Passover, which we look forward to celebrating in a few days, is often misconstrued as a holiday celebrating freedom. Not quite. It is a holiday celebrating the overthrowing of human tyranny and slavery while accepting God’s dominion over our lives and our own responsibility to properly use the freedom we have. The first part of the equation only exists in conjunction with the second part.

In that way, Passover not only  commemorates something that happened long ago, but it is an annual opportunity to rise above our own Egypts, those circumstances that block the path to our own Divine destiny.  Egyptian slavery is the ultimate model of any oppressive force that obstructs our attempts to reach the purpose God has planned for us. Each detail of the Exodus provides us with a route to overcoming the limitations and constrictions in our own lives.

A peculiar phrase used in the description of the Exodus guides us towards one escape strategy.

…and the Children of Israel are going out with a high hand.
(Exodus 14:8)

Perhaps because present tense is so rare in Scripture, the King James translation of the Bible incorrectly substitutes the past tense. That misses the Divine message. Ancient Jewish wisdom teaches that the present tense emphasizes the relevance of this section to anyone wishing to emulate the Children of Israel and escape his own Egypt.  It applies to each of us today.

We should look as well at the Hebrew word used for high—RaMaH.  It appears in a similar context in Deuteronomy 32:27:

…lest they will say, “our hand is high; the Lord has not done this.”

ר  מ ה

RaMaH means high and dominant.  However, look at this verse:

…the horse and its rider has He flung down into the sea.
(Exodus 15:1)

How perplexing that the Hebrew word used for ‘flung down’ is also RaMaH.

To make matters worse, see this verse from Job:

How much less man, who is [after all] a worm
(Job 25:6)

The Hebrew word used for ‘worm?’  RiMaH.  Regular readers of Thought Tools know that RaMaH and RiMaH are the same word with slightly different pronunciations. With the special power of Hebrew, their meanings are also related.  How can the ideas of high and low be related? Identifying that relationship exposes us to deep spiritual insight.

The mysterious message of the twin words RaMaH and RiMaH suggest that though they appear to be antonyms, there is a spiritual link between high/dominant and low/abject.  Furthermore, this link is a key to escaping one’s own Egypt.

That majestic record of Jewish durability known as the Hagadah, read at the Passover Seder, hints at the link. Not surprisingly, the Hagadah relates how the powerful and mighty Egyptians were humbled and the Israelites elevated.  But another essential characteristic of the Hagadah is its commencement with deprecating accounts of the ignoble beginnings of the Israelites.  The Hagadah reminds us that Abraham’s father was an idolater before relating the achievements of his children.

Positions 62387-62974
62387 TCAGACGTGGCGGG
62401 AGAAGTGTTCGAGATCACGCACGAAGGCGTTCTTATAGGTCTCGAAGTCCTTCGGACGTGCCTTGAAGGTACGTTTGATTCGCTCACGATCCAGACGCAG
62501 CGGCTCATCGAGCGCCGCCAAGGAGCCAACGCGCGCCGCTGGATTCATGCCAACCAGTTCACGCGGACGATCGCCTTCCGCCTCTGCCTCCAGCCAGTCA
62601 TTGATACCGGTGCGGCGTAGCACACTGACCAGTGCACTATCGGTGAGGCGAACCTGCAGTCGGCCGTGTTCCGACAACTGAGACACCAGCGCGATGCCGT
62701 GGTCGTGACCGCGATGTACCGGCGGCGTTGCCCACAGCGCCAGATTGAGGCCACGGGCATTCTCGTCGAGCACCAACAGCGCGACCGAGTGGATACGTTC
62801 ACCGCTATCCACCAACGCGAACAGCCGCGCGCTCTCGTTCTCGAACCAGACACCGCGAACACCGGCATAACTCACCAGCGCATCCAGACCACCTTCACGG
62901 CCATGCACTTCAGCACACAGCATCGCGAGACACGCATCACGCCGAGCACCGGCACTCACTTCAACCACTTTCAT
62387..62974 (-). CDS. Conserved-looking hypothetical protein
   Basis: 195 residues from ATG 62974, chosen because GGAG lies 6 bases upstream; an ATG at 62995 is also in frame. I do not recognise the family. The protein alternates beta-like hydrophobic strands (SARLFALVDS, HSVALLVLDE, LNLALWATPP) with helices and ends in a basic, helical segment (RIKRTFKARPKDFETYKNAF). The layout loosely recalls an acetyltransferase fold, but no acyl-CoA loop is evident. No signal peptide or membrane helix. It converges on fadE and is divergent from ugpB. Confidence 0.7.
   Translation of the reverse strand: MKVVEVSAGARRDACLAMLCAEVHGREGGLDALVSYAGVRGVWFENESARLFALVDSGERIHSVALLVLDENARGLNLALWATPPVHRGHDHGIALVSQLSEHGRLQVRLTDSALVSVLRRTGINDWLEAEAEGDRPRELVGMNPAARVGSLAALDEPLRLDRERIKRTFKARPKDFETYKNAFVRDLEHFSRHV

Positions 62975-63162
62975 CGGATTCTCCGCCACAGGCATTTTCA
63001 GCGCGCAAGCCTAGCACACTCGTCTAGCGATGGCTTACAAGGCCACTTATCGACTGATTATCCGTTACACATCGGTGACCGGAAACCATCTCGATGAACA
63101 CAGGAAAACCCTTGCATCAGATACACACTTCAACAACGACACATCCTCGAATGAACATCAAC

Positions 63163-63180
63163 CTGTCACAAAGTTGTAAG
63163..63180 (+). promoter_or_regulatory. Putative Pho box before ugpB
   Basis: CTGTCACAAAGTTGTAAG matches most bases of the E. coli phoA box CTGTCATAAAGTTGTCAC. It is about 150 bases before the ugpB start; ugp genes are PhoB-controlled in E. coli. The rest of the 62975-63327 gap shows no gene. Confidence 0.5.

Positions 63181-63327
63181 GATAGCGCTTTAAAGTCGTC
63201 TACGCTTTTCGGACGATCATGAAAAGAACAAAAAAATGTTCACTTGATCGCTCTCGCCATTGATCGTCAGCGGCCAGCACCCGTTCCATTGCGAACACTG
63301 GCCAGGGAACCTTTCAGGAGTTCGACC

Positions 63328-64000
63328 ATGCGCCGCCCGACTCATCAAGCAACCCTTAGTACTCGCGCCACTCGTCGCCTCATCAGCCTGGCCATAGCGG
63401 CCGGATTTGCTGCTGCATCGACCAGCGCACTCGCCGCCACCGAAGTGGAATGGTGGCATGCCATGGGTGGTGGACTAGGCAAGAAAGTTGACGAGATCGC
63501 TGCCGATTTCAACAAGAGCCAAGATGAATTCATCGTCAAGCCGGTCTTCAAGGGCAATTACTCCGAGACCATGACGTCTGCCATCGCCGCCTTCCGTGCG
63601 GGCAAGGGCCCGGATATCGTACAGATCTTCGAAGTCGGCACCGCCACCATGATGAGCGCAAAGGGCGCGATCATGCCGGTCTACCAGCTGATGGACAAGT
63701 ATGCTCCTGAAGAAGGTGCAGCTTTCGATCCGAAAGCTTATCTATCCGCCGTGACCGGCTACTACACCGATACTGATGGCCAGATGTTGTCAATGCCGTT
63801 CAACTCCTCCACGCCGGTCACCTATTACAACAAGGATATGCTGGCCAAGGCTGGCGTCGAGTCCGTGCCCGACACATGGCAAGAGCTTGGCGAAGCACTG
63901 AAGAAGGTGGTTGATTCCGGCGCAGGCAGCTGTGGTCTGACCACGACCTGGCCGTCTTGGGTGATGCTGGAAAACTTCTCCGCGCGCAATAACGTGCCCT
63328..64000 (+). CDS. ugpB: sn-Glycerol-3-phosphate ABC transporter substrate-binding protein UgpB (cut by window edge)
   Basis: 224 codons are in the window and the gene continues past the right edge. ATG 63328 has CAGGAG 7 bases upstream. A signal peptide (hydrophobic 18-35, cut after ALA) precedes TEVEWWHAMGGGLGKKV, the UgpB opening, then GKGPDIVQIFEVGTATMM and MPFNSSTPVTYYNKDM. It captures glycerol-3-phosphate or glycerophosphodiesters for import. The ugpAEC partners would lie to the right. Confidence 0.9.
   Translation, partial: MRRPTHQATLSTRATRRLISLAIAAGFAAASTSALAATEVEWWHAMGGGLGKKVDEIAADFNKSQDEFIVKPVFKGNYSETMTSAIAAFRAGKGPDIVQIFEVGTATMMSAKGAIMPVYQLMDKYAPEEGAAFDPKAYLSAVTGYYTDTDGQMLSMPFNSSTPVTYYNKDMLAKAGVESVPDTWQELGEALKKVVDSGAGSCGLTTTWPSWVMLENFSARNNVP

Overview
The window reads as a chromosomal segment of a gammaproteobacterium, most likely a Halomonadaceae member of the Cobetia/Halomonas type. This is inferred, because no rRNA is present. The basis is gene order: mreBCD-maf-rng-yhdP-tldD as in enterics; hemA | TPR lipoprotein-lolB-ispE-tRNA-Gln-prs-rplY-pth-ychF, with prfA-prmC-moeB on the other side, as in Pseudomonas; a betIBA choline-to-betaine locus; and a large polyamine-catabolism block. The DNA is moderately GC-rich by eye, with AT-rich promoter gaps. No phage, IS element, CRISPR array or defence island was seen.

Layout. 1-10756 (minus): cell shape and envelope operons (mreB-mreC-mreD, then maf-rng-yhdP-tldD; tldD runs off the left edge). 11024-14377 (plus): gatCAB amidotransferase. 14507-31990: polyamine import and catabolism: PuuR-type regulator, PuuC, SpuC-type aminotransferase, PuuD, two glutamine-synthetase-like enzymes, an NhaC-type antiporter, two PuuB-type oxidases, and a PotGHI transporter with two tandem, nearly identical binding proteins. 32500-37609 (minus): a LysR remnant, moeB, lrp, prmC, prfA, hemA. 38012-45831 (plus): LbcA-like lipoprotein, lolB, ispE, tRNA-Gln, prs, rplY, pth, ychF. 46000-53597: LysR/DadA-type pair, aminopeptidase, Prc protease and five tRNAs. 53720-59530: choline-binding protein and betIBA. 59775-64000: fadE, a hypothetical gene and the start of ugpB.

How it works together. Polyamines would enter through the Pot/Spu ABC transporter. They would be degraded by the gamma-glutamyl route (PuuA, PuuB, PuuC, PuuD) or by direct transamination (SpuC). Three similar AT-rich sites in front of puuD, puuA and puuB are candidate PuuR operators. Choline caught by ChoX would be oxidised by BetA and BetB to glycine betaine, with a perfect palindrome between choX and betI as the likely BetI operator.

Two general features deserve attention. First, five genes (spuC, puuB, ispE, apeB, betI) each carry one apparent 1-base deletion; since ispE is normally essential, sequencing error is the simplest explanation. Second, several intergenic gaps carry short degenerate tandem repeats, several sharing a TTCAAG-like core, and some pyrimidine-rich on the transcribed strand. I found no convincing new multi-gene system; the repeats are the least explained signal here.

Therein lies the valuable key. Life is not static. If you happen to be riding high at this point in your life, retain humility by remembering how easily and quickly high can turn into low. No matter what struggles you face today, you must remember how much lower you or your ancestors were yesterday. Neither the depths of misery nor the heights of triumph are constant states.

In this way, the Passover Seder serves as an annual inoculation against thinking that the status quo defines you. With God’s help and in the blink of an eye, we can go out from our difficulties with a high hand. 

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Lather, Rinse, Repeat – Again and Again

April 8th, 2019 Posted by Thought Tools 16 comments

After two tragic airplane accidents, Boeing is in the news. Possible liability has depressed its stock price and shaved tens of billions of dollars off the company’s valuation.  I covered troubling questions of cut corners in the design of the latest generation of the 50-year-old 737 and the disturbing relationship between government and one of its largest military contractors in my podcast here.  However, today let’s look at the approximately 2,000 Boeing 737s in the air at any given time every day and the fifteen normal take-offs made by a 737 every single minute of every day. 

Before each 737 starts to taxi away from the gate, the pilot in the left seat and the first officer in the right work their way down a printed check list that each could recite by heart.  “Navigation lights” calls out one and the other glancing at the panel responds, “On.”  Then comes “Taxi Lights.”  “On.” This is followed by altimeter, radios and autopilot and the correct response for each is “Set.”  Not until the long check list has been completed does the airplane begin its pushback.

The repetitive routine could anesthetize ordinary people into robotic compliance.  But commercial pilots are not ordinary people, they’re professionals and they’ve trained themselves to view each and every run down the check list as if it was the first time.  They might have asked one another those same questions on three earlier flights that day but on the fourth, their eyes still scan each switch and gauge with the same alert focus they did on the first.  Their confirmations are still precise and accurate.